Despite its reputation as a temple celebrating some of the world’s greatest architecture, Chicago’s public art seems to be confounding the understanding of both residents and reporters.
CBS 2 Investigator Pam Zekman has filed what the channel seems to view as an investigative story about Chicago spending millions of dollars on unpopular public art. The piece in question — 18 lights with 343 bulbs which change colors — doesn’t even actually light the street, Zekman notes.
“So it wasn’t about safety, it was just about art?” she is asked. “Totally decorative,” she responds, invoking, perhaps unintentionally, an inappropriate aesthetic term that is very loaded.
If one needed more evidence of the damage to the journalistic enterprise that has resulted from arts sections and critic positions being slashed across the board, the CBS report doesn’t even name the artist or the title of the work — let alone pose questions about what the work means and what its context is.
Instead, the report features interviews with pedestrians, whose responses range from calling the work “out of place” (whatever that means was either never stated or left on the editing room floor) to expressing initial appreciation for the art, only to retract those estimations once Zekman revealed the price tag to them.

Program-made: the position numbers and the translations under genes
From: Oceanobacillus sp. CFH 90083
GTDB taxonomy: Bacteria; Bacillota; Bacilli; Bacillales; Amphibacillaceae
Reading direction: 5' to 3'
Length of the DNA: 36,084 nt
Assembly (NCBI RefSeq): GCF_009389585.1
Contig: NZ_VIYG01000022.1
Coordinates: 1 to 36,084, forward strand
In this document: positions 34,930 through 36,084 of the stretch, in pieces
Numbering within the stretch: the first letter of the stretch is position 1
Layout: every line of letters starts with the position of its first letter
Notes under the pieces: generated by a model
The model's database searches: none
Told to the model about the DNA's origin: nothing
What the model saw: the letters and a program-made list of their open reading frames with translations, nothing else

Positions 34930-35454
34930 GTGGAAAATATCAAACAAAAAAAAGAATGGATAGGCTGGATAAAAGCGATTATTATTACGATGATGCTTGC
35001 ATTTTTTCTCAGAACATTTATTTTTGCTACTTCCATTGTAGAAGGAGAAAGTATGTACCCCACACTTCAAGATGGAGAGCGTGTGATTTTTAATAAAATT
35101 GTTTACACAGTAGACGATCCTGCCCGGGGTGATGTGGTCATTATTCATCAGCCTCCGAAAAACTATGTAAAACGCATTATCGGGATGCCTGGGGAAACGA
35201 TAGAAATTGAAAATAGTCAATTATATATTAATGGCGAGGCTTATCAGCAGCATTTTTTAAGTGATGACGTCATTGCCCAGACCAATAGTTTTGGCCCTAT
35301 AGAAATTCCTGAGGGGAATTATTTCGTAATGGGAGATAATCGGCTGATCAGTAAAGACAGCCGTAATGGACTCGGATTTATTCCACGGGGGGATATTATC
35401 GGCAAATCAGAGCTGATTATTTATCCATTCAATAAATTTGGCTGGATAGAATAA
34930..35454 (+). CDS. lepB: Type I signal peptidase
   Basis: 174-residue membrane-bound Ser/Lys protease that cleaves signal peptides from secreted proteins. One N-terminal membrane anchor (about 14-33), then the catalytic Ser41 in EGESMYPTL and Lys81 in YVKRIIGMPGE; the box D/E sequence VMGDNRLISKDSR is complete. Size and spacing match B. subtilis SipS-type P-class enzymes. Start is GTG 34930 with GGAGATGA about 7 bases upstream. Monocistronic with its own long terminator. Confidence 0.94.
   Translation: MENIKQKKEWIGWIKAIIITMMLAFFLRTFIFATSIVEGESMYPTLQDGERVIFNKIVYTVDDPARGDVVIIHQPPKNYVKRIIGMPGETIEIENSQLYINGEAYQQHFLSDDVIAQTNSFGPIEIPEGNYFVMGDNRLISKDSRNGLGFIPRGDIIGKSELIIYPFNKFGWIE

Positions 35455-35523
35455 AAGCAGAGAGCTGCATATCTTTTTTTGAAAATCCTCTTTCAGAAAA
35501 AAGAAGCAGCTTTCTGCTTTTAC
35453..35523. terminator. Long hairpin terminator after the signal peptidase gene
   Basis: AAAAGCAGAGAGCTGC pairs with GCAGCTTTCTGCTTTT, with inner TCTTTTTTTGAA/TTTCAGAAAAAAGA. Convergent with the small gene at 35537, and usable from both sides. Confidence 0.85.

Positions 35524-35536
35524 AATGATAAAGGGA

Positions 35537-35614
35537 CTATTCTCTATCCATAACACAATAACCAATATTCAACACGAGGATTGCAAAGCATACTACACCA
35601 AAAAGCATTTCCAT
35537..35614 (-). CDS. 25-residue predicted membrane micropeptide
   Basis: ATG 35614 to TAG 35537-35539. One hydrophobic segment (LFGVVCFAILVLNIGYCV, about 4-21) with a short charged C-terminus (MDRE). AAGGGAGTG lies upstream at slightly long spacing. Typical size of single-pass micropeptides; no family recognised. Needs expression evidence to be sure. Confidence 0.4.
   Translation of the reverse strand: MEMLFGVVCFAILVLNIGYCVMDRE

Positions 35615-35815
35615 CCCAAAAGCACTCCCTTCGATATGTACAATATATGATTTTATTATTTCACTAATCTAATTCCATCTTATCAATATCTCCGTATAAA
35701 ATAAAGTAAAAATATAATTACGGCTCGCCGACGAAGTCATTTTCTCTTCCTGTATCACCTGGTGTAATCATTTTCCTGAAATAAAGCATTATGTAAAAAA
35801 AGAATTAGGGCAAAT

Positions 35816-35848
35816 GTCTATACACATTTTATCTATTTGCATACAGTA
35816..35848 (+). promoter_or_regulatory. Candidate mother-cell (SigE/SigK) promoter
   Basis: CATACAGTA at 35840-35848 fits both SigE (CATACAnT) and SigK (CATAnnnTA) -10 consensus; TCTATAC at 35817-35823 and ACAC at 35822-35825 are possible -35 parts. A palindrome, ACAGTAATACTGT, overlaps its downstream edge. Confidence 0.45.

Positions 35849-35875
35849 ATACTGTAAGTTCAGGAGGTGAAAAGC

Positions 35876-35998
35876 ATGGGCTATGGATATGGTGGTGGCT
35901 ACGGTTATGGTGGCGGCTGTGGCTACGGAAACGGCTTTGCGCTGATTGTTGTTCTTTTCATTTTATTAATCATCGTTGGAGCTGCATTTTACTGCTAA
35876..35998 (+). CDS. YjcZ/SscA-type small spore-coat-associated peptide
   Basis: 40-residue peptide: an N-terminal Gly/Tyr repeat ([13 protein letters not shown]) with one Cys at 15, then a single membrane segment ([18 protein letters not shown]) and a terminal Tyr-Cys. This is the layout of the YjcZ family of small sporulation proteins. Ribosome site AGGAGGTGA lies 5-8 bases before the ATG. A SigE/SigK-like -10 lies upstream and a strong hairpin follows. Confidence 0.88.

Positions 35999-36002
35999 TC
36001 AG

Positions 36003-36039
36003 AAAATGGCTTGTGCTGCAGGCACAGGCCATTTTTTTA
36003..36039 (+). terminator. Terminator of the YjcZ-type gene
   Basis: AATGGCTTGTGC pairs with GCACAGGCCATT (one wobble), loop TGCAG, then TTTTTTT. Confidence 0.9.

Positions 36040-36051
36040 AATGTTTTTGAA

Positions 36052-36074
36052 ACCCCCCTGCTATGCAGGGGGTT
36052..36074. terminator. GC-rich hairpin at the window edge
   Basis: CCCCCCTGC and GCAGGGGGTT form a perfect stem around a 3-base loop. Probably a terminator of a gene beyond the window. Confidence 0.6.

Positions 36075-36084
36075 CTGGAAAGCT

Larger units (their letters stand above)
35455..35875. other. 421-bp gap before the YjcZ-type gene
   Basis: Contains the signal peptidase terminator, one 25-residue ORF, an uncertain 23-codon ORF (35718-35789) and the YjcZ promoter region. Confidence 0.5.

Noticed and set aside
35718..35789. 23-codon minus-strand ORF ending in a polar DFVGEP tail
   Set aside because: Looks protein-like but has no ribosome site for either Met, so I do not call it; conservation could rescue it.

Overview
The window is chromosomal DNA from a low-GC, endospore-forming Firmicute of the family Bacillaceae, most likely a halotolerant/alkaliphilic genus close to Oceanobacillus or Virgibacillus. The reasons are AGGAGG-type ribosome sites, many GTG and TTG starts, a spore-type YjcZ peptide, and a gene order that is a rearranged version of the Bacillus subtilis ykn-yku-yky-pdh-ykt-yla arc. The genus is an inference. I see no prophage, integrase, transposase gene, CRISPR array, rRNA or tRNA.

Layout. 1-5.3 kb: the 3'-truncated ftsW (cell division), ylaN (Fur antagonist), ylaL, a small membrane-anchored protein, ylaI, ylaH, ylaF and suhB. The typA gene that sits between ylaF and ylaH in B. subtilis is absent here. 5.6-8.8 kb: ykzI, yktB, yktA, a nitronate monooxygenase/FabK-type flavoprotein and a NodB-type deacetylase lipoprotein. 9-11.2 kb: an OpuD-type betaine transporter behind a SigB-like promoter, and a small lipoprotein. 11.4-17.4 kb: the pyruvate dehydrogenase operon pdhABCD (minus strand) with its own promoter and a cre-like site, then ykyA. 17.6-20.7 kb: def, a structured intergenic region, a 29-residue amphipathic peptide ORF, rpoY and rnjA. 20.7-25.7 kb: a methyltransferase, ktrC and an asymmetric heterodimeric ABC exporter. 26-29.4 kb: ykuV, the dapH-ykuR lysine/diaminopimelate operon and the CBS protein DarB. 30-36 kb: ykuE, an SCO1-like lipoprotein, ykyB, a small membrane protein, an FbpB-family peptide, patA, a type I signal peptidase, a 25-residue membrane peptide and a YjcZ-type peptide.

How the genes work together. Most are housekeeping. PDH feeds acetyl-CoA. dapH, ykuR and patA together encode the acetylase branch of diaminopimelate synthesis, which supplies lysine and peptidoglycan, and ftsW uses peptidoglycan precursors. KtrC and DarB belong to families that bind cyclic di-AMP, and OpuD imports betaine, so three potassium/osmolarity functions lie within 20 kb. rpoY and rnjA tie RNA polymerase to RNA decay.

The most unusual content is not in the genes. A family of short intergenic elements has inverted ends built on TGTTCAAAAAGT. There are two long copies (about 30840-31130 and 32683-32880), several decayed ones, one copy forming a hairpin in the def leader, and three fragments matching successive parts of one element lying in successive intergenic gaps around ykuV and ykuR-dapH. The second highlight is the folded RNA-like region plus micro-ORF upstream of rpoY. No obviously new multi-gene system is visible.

To keep things fair and balanced, the story takes the turn: “Still some say you can’t put a price on art.” (Of course prices are always put on art, which makes that a pretty silly transition.) The views articulated subsequently maintain that money must be spent on art to maintain Chicago’s (apparently somewhat undeserved) reputation for being an art center, to change neighborhood feels, and for mysterious investment opportunities. (That last point coming from the Chicago Department of Transportation.)
If public art is just to be a prop around which one camp will rally and say it should be melted down and used to fund traffic lights and to fix potholes, and another camp will defend at all costs because it’s Art with a capital ay, then Chicago would do better without it. Art isn’t some magical or mystical thing that defies understand or intense questioning. The CBS story would have been a great opportunity to being with the price tag and use that as a launching point to then pose the important journalistic questions about the work (who made it, when, why, etc.) and examine whether it was worth the money once all of that data had been collected.
It’s the same attention and respect that reporters would pay to a story about a shooting or some big company’s fancy new iPhone app, after all. In this case, it remains to be seen whether the art in question was “decorative,” but the investigative story about it was certainly merely decorative.
Filed under: Public art Chicago